The U.S. mass transit system, the largest in the world, provides affordable and efficient transportation to more than 33 million riders each weekday. The system is generally considered one of the safest modes of travel. But recent public health studies have identified several sources of environmental hazards associated with mass transit, including excessive noise, a large and growing problem in urban settings.
Now, a team of researchers from the University of Washington and Columbia University have found that Metropolitan Transit Authority (MTA) subways had the highest average noise levels of all mass transit in New York City, with levels high enough to potentially increase the risk of noise induced hearing loss. Researchers studied the risk of excessive exposure to noise related to mass transit ridership, and conducted an extensive set of noise measurements of New York City mass transit systems.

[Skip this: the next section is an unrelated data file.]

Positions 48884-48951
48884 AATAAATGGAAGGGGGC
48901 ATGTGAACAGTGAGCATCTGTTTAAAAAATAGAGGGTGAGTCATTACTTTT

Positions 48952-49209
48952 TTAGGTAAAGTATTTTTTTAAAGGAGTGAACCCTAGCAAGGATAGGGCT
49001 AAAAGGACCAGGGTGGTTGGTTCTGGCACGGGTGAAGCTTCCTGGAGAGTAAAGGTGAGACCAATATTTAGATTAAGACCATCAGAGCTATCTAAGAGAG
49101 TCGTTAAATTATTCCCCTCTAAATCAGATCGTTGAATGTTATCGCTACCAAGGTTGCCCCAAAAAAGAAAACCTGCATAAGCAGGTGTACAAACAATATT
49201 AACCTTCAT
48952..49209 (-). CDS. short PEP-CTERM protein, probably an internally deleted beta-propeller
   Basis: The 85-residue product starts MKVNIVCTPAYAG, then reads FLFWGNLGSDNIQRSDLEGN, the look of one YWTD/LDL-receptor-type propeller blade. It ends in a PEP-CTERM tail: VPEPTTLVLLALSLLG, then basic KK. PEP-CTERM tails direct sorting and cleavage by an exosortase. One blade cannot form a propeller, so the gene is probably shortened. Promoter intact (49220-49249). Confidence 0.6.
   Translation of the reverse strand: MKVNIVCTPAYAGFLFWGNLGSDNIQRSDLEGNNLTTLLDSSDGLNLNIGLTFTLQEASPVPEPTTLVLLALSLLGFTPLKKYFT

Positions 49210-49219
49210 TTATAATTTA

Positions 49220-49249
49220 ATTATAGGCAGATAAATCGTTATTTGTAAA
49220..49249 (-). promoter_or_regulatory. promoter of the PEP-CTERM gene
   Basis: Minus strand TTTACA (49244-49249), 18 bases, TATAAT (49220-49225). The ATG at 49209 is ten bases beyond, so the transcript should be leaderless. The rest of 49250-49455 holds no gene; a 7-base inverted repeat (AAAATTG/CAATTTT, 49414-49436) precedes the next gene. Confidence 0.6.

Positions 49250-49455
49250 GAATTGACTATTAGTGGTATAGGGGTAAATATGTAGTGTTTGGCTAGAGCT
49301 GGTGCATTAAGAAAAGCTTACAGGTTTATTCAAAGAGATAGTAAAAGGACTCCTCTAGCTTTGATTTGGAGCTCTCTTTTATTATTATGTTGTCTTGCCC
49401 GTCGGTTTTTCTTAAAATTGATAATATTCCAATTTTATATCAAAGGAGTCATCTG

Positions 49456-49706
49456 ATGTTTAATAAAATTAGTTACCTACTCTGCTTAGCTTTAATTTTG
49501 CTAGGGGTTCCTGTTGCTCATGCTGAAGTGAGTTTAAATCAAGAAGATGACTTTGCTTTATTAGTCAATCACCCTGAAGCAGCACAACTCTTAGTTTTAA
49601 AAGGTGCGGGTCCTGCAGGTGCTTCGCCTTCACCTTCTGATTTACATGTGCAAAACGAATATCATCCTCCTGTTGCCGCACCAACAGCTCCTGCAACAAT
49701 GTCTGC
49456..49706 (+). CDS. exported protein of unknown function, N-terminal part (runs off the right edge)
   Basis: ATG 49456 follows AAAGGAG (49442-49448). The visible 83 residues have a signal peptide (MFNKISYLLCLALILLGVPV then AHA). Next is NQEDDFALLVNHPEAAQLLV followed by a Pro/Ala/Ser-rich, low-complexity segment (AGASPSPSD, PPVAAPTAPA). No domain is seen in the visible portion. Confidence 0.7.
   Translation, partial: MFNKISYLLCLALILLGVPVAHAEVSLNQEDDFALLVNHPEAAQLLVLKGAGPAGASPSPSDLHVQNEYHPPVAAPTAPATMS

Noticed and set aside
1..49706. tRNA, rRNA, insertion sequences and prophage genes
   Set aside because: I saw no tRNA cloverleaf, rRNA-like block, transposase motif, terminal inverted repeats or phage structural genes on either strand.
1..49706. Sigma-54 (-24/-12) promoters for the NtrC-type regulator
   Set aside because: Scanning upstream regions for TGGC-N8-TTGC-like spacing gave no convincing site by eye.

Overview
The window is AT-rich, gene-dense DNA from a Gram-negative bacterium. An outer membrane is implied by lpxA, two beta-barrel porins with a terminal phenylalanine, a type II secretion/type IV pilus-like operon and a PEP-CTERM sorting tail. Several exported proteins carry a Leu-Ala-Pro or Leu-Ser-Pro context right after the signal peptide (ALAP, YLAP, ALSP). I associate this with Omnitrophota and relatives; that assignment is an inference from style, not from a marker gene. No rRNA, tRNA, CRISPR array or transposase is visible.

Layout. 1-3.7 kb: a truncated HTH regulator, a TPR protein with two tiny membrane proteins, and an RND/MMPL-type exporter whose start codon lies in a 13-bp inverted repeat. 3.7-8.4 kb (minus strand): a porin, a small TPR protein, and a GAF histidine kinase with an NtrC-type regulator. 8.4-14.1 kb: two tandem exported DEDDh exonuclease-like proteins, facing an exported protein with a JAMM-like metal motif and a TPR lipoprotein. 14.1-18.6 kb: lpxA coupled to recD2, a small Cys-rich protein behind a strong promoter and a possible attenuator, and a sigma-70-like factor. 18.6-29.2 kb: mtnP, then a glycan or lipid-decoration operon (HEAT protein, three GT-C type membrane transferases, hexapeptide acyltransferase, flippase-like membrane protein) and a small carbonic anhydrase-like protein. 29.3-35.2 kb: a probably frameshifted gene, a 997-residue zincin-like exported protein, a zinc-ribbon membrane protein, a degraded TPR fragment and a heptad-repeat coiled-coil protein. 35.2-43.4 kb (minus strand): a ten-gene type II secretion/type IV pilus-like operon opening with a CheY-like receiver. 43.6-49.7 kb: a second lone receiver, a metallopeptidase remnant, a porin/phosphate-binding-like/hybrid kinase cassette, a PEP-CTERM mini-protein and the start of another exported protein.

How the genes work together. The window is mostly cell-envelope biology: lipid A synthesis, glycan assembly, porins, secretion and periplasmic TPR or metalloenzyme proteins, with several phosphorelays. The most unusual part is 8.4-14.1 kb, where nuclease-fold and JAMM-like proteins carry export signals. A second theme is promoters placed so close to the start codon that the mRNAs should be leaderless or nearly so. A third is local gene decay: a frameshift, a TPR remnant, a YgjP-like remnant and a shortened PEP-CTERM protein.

Noise induced hearing loss, a permanent, irreversible health problem, is estimated to affect more than 30 million people worldwide, and as many as 10 million in the U.S. alone.
Using sensitive noise dosimeters, the team of researchers, led by exposure scientist Richard Neitzel from the School of Public Health at the University of Washington and Robyn Gershon, DrPH, an environmental and occupational health scientist and faculty member at the Columbia University Mailman School of Public Health, conducted hundreds of measurements of noise levels at platforms and stations, as well as inside of vehicles on New York City subways (MTA and PATH), buses (MTA), ferries (Staten Island), commuter railways (LIRR, SIRR and Metro North), and the Roosevelt Island tramway.
The scientists found that on average, the MTA subways had the highest noise levels, at 80.4 decibels (dBA), followed by the Path trains, at 79.4 dBA, and the tram, at 77.0 dBA. The lowest average levels measured, 74.9 dBA and 75.1 dBA, were obtained from the LIRR and Metro-North trains, respectively. The very highest levels measured in the study were found on an MTA subway platform (102.1dBA) and at a bus stop (101.6 dBA).